What is it?: WinFX is the application programming interface (API) used in Vista, the forthcoming version of Windows. FX stands for Framework Extension, and WinFX is literally an extension of the .net Framework.
In 2003, when Microsoft unveiled WinFX, the replacement for Win32, analyst firm Gartner warned that developers would need to gain skills in the .net Framework to make use of the new API. Recent announcements concerning Windows Vista, better known by the codename Longhorn, spell the long-term demise of the Win32 programming model, and unmanaged code.
However, Microsoft has committed itself to ensuring that older applications will continue to run, and said all features will also be accessible to Win32 developers. "Existing source code and training skills apply to Windows Vista, whether developing in C++/MFC or VB.net/Windows Forms," it said.
WinFX is designed to be used primarily by .net languages, providing a consistent managed-code programming model. Windows Vista's new approaches to presentation and communications, the Windows Presentation and Communications Foundations (codenamed Avalon and
Indigo respectively) will both be exposed through WinFX.
Where did it originate?
The Win32 APIs (there are approximately 70,000 individual APIs in Win32) superseded Win16 in 1992, with the introduction of Windows NT. WinFX builds on the .net Framework, which was announced and released for public testing in 2000.
What is it for?
The three basic components of WinFX are the .net Framework, and the Avalon and Indigo subsystems. An XML-based markup language, XAML, has been developed for use with Avalon.
Managed code runs under the control of .net's Common Language Runtime, which takes care of burdens such as memory management - concerns that would otherwise have to be addressed by the developers themselves.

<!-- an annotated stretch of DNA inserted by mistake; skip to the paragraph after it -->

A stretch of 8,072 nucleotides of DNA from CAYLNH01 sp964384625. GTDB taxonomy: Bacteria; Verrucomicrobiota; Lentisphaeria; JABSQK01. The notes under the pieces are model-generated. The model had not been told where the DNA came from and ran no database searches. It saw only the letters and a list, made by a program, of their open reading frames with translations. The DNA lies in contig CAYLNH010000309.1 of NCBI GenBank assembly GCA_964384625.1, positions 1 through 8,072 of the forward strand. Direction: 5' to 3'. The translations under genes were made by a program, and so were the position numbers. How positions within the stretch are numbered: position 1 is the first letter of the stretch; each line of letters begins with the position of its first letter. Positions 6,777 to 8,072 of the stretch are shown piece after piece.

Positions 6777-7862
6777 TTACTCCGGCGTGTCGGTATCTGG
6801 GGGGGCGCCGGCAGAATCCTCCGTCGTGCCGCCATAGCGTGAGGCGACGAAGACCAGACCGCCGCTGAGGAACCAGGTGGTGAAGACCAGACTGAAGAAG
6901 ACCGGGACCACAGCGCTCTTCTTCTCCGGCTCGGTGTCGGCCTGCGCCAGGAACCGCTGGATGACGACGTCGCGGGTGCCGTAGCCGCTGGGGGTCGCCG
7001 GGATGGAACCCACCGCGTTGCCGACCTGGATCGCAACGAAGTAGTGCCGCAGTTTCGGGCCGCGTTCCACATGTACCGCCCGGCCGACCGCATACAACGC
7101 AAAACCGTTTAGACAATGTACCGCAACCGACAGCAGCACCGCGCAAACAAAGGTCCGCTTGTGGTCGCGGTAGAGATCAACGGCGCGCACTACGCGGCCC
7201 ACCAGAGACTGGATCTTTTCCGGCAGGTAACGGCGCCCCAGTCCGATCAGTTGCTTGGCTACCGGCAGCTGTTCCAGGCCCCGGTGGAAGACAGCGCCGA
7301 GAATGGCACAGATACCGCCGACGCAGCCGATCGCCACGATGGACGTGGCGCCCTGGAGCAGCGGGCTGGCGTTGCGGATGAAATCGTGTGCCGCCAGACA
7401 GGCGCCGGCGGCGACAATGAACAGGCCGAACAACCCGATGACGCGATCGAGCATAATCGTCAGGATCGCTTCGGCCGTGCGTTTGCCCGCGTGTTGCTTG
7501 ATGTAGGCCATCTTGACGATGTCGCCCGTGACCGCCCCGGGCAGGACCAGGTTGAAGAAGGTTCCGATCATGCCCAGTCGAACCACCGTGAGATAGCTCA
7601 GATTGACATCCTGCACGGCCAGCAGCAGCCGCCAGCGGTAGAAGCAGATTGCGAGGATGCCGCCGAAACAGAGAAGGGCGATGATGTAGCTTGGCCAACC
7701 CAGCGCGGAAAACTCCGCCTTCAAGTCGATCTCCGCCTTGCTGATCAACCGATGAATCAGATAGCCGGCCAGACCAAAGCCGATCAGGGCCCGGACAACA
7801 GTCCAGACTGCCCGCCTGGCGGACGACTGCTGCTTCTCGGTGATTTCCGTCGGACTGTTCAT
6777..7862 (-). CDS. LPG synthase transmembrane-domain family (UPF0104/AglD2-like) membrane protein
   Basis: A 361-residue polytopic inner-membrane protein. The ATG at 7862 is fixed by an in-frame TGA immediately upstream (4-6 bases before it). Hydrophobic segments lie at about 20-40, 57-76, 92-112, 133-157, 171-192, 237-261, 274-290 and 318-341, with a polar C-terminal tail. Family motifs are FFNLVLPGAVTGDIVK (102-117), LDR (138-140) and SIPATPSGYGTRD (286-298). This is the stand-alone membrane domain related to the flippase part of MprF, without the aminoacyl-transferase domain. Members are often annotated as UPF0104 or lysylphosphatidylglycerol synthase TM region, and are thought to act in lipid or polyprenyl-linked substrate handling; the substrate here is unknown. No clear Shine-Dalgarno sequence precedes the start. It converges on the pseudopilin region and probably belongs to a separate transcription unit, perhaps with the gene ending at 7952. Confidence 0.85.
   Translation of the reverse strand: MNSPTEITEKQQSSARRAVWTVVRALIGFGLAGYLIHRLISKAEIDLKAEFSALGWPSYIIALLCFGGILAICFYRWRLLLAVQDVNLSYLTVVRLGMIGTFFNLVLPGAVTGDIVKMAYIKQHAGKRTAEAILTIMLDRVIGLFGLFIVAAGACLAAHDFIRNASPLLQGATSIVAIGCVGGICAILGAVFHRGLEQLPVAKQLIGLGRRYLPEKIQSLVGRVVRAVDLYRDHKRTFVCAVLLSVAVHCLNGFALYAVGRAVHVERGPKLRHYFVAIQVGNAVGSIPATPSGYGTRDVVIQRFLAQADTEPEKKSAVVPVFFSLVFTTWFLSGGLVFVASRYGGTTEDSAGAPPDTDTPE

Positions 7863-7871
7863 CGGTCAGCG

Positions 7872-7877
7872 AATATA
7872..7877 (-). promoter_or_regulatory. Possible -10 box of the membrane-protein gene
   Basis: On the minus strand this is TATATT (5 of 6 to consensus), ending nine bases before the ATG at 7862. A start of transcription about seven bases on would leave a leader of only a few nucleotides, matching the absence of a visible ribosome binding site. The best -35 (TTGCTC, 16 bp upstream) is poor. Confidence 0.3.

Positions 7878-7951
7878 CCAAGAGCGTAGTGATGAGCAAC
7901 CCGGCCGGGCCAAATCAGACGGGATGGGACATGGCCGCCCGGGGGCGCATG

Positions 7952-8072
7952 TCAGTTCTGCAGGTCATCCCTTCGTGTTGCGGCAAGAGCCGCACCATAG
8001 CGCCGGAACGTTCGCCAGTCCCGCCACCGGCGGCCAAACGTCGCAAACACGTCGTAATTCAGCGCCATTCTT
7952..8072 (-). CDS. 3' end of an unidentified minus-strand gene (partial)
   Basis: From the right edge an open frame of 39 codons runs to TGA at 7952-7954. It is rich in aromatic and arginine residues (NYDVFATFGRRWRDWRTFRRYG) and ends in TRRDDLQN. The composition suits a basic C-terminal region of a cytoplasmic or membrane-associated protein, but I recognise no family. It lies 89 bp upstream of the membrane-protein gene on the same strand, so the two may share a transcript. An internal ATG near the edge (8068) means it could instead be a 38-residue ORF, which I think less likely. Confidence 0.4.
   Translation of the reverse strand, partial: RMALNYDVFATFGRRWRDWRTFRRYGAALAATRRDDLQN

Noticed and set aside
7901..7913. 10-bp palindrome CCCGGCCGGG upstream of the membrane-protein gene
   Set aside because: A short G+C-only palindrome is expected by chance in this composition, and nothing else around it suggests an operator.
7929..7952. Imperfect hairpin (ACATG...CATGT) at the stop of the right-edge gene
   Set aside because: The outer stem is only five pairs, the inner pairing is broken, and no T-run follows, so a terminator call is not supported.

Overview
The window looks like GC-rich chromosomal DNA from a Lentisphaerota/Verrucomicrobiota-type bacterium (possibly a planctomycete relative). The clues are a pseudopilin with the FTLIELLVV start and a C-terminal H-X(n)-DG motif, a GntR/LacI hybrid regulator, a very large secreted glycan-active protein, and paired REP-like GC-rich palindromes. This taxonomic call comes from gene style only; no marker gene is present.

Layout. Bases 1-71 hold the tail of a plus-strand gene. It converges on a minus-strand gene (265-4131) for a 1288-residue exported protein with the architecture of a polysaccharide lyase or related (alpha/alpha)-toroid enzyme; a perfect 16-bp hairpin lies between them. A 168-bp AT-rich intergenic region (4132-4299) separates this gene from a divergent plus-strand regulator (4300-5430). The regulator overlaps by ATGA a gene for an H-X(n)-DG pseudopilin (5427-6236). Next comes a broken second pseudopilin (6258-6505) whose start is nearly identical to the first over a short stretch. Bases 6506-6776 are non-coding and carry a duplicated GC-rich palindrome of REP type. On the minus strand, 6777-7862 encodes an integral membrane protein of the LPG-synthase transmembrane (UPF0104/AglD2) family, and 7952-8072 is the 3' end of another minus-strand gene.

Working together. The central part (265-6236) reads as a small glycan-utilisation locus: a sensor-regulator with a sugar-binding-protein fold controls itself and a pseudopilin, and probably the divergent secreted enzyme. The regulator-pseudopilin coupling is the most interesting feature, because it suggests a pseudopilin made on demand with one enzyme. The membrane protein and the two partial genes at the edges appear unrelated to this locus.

What makes it special?
As part of the operating system, WinFX has a closer relationship with low-level system resources than Win32. Developers may continue to develop applications with Win32, but the advantages of WinFX are persuasive, and include developing applications that should run unmodified both on the Windows Vista platform and other .net platforms. Existing .net applications should also be able to run without modification on Vista.
However, Gartner said the benefits of WinFX come at a cost. "While established Win32 applications will continue to run, a new application that takes full advantage of Avalon, Indigo and WinFS will not be backward-portable to platforms other than Longhorn," it said.
How difficult is it to master?
According to Microsoft, those who can already write managed code on the .net Framework will find WinFX "like second nature". Win32 programmers should see this as an opportunity to make the move to .net. Microsoft said, "Existing applications can incorporate WinFX-based functionality very easily."
What systems does it run on?
WinFX will also be made available on Windows XP and Windows Server 2003.
What is coming up?
The Windows Vista client, including WinFX, is due in 2006. Beta versions of the WinFX SDK and the Visual Studio extensions for WinFX can be downloaded from the Microsoft website.